de·​camp | \di-ˈkamp, dē-\

Definition of decamp 

intransitive verb

1 : to break up a camp

2 : to depart suddenly : abscond

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Other Words from decamp

decampment \-​mənt \ noun

Examples of decamp in a Sentence

She took the papers and decamped. He decamped to Europe soon after news of the scandal broke.

Recent Examples on the Web

Voters decamped to more marginal parties, bringing them solidly into power or expanding their representation. Jen Kirby, Vox, "German leader Angela Merkel was just dealt a major political blow," 15 Oct. 2018 After the union was sealed with a kiss, everyone decamped for the Brook Club on 54th Street. Alexandra Macon, Vogue, "Inside Tabitha Simmons and Topper Mortimer’s Simply Stylish Upper East Side Wedding," 13 June 2018 The Cambodian city of Angkor was once the largest in the world... then the vast majority of its inhabitants suddenly decamped in the 15th century to a region near the modern city of Phnom Penh. Jennifer Ouellette, Ars Technica, "Collapse of ancient city’s water system may have led to its demise," 20 Oct. 2018 Since 1993, the palace has been open to the public every summer when Queen Elizabeth decamps to Balmoral, her castle in the Scottish Highlands, for her holidays. Noor Brara, Vogue, "Inside Buckingham Palace’s Resplendent, Never-Before Seen Rooms," 4 Oct. 2018 But once Bertie decamps with his girlfriend, Mousie, Blanche resorts to chilling bottles of Vouvray or Sancerre or Meursault on ice in the hope that Bertie will drop by. Lettie Teague, WSJ, "The Wine Lover’s Summer Reading List," 15 Aug. 2018 Embedded in the community, with clients who became friends, why did the Hunters ever decamp? Alexandra Lange, Curbed, "Meet the Hunters, Vermont’s modernist-house pioneers," 9 Aug. 2018 Beginning in the 1990s, Southern states, desperate to replace manufacturing jobs lost when the textile industry decamped to Asia, wooed carmakers with tax breaks and other sweeteners. Jack Ewing, New York Times, "Trump Voters May Be the Biggest Losers From Trump’s Auto Tariffs," 3 July 2018 The show will comprise paintings, photographs and ephemera primarily from the 1960s, when she and her then-husband, the painter Robert Motherwell, would decamp to Provincetown in the summer. Sarah Medford, WSJ, "Growing Up With Helen Frankenthaler on Cape Cod," 30 May 2018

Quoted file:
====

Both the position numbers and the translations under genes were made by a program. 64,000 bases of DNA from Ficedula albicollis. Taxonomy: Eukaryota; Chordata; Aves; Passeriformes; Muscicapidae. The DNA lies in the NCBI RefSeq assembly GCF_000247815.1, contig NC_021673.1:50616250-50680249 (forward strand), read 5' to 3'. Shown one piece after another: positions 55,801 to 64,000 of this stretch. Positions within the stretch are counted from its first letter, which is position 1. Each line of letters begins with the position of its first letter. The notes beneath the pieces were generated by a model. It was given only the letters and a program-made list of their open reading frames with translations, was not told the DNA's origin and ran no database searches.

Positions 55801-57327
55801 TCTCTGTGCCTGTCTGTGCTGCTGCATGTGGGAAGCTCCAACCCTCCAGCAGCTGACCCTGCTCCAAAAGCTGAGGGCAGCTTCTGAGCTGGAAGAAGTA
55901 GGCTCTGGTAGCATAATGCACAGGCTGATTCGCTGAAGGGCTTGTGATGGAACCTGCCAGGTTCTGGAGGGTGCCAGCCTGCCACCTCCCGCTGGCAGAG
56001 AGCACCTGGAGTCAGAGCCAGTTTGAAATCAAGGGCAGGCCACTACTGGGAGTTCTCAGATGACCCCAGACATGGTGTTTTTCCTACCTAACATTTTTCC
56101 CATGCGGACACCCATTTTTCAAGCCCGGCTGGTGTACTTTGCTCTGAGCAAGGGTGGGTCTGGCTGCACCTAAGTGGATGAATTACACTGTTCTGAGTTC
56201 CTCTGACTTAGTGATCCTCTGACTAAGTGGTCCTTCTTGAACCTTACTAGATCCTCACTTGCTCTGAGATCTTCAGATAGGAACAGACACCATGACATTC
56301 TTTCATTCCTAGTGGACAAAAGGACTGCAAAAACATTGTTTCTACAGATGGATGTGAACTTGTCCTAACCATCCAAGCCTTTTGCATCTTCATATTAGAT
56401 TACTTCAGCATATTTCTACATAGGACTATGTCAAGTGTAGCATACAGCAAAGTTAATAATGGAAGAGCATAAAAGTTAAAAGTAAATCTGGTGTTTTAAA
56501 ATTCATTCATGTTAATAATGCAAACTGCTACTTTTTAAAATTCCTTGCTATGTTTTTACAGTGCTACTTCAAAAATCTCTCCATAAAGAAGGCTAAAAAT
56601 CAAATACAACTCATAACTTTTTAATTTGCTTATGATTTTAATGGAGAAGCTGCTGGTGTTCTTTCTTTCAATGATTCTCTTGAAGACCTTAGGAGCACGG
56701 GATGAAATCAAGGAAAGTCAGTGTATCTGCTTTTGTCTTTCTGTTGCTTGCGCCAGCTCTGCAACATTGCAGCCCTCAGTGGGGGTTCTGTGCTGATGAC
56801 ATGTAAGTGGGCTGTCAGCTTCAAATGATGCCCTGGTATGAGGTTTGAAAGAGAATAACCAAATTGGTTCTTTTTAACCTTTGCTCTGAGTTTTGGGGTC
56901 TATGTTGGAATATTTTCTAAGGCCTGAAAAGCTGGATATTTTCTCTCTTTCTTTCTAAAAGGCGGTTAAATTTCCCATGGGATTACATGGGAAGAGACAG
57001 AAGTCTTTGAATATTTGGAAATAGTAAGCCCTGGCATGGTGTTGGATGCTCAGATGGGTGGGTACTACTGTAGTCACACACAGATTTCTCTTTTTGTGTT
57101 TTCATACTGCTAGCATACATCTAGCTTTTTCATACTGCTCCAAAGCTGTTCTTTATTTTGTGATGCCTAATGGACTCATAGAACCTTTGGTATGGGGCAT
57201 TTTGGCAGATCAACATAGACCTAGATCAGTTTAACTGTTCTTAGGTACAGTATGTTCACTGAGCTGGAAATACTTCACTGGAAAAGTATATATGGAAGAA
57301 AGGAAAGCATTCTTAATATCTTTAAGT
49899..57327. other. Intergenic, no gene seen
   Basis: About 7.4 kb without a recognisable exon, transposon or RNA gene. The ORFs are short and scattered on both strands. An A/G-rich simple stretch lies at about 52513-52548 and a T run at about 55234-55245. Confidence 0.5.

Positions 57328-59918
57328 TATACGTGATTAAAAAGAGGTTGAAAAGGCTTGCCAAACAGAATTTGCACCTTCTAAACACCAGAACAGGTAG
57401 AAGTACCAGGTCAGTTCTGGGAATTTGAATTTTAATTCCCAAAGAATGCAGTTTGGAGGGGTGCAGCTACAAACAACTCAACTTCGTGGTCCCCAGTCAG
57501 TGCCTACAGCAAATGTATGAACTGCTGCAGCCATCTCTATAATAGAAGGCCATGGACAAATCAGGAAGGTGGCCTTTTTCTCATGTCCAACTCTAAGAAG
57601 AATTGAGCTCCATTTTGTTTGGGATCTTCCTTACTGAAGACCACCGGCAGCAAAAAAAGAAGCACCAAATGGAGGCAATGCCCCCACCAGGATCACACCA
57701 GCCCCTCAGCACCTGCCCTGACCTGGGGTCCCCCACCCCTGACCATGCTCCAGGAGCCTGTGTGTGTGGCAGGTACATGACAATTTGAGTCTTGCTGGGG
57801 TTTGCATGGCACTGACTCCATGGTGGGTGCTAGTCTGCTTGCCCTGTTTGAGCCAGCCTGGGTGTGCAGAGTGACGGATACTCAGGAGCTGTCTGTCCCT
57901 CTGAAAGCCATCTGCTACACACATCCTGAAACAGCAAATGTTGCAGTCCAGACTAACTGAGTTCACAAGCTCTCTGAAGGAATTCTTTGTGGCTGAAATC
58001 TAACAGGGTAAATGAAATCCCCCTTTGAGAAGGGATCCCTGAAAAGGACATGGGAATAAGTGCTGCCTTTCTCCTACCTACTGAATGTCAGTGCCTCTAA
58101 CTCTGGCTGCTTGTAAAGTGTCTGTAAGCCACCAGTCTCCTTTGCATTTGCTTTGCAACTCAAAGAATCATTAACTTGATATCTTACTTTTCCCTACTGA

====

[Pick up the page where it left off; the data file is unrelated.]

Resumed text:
These example sentences are selected automatically from various online news sources to reflect current usage of the word 'decamp.' Views expressed in the examples do not represent the opinion of Merriam-Webster or its editors. Send us feedback.

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First Known Use of decamp

1676, in the meaning defined at sense 1

History and Etymology for decamp

French décamper, from Middle French descamper, from des- de- + camper to camp

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Statistics for decamp

Last Updated

8 Dec 2018

Look-up Popularity

Time Traveler for decamp

The first known use of decamp was in 1676

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More Definitions for decamp



English Language Learners Definition of decamp

: to leave a place suddenly and secretly


de·​camp | \di-ˈkamp \
decamped; decamping

Kids Definition of decamp

1 : to pack up gear and leave a camp

2 : to go away suddenly As soon as school was out, we decamped to the beach.

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More from Merriam-Webster on decamp

Rhyming Dictionary: Words that rhyme with decamp

Spanish Central: Translation of decamp

Nglish: Translation of decamp for Spanish Speakers

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the figure or shape of a crescent moon

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